I prayed for sacred encounters, and expected incredible interviews. However, what I didn't expect was to make a true friend, an anam cara (soul friend), en route. I met a South African woman named Tracey Webster on my trek. She's a creative genius, an extraordinary leader and a true advocate of the marginalized. While we've had quite varied experiences--her growing up in the throes of apartheid and I in the midst of the U.S. Bible Belt--in many ways our deepest desires and thorniest questions are the same. We are both in our late thirties, single, and long to live passionately and authentically for God and with others. We both can't believe our fortunes to have the opportunities we are getting and yet are curious if we will ever get the husbands and children we thought might come our way. It's been such a gift to happen upon a new friend sharing a similar plot line in this stage of life. A surprising sacred encounter, indeed.


SD: Are there any books or films that have been meaningful or formative for you recently?

Tamara: I name my years, and this is my Year of Story. So I am focusing on God's story, learning from others' stories, along with desiring to better understand story structure.

I'm going through the Mosaic Bible this year and savoring it!

And I can't shake a quote by Robert McKee, screenwriter and author of Story. He said, "Stories are equipment for living." So I've enjoyed reading and watching some soulful stories. Here are a couple I've encountered in the past month or so:

I recently read Strength in What Remains by Tracy Kidder. This book captures a young Burundian's journey--from surviving war, to being dropped off in NYC with only $200 cash, to studying at Columbia, to investing back in Burundi. I was moved by the young guy's moxie and brilliance, but also by the compassionate people who entwined themselves into his story.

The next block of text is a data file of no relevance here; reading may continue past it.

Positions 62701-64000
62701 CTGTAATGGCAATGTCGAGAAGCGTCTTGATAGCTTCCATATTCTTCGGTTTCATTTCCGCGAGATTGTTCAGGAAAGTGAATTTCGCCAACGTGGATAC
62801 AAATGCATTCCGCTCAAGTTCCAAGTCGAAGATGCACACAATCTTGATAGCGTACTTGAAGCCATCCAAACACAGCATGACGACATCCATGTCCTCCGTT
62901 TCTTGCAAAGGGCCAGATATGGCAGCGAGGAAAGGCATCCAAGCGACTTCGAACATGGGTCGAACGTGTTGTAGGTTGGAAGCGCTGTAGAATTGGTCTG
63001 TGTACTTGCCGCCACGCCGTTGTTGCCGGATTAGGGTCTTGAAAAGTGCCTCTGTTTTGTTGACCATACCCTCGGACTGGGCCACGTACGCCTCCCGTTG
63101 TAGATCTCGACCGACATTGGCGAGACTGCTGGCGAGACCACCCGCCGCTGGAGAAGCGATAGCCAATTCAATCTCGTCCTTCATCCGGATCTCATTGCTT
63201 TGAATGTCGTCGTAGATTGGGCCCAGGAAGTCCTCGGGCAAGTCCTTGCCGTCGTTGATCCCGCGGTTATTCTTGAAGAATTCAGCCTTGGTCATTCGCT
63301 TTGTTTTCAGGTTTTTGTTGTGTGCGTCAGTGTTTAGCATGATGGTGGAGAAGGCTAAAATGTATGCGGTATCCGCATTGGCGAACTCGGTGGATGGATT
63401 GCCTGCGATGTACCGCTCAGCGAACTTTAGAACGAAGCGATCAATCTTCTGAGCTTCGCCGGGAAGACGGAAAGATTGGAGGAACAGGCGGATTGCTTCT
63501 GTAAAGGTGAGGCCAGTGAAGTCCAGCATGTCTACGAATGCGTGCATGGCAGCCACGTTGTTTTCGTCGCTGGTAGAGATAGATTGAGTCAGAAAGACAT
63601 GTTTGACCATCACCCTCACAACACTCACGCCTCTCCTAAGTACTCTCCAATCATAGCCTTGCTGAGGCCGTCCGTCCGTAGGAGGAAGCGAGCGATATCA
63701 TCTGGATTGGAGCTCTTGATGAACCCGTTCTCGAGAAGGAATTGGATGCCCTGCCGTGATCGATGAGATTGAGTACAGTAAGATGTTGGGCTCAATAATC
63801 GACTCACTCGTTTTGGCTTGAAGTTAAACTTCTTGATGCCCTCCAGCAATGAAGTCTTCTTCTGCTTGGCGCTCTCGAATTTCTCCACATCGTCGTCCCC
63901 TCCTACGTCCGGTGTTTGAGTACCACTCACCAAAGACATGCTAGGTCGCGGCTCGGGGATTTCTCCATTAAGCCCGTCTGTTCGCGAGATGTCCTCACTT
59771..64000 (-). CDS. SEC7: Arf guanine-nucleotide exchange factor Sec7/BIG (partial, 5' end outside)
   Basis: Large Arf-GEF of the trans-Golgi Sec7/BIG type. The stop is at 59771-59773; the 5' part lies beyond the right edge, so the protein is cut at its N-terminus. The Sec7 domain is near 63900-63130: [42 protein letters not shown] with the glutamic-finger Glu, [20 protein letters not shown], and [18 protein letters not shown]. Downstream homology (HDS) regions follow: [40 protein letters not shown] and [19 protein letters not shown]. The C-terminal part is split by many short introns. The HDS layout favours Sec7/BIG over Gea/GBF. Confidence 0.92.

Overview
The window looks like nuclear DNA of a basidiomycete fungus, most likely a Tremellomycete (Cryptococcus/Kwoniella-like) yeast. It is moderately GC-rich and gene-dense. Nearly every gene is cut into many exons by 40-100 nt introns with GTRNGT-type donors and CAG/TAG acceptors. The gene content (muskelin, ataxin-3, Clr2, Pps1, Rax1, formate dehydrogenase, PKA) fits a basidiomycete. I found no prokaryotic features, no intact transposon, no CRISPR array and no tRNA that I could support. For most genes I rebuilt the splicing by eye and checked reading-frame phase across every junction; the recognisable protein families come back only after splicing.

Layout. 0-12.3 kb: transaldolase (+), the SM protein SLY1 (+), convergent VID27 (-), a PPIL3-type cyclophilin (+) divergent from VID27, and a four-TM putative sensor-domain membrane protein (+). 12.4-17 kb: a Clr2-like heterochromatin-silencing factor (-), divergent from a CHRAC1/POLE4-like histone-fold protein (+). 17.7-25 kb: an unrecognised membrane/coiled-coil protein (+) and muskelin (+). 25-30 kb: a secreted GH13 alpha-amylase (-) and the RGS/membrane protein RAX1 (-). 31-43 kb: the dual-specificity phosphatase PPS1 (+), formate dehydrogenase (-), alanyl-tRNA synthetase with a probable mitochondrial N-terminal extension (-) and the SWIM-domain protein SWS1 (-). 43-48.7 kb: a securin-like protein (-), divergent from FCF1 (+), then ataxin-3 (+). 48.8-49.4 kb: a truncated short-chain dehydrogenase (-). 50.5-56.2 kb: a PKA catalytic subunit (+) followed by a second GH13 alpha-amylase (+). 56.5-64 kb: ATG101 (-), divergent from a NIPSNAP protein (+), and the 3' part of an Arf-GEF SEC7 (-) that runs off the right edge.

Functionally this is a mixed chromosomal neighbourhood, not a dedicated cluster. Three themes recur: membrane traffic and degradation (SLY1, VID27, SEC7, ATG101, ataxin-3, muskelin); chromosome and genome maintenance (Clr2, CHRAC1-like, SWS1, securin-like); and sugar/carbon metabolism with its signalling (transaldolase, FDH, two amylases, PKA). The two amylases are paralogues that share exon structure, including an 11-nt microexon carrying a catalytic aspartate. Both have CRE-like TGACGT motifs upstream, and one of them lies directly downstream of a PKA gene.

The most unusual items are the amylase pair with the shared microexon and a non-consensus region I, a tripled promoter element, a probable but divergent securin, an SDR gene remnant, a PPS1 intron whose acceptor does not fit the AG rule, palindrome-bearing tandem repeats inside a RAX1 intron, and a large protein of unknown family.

Invictus--I loved how this film showed one of Nelson Mandela's ingenious efforts to build a new country based on reconciliation versus revenge. Mandela said: "Forgiveness liberates the soul. It frees you of fear."

The Blind Side--I found the story line inspiring and the characters engaging. It reminded me of why I desire to write a compelling screenplay one day. I was grateful for how the film left me with a winsome challenge: how can I more intentionally contribute to those in need?


SD: What new facets of God's character have you seen or experienced recently?

Tamara: I'm focusing on hearing God's voice of love . . . and trusting that love. I know, focusing on God's love is nothing novel, but it's curious how often I have to be reminded of it.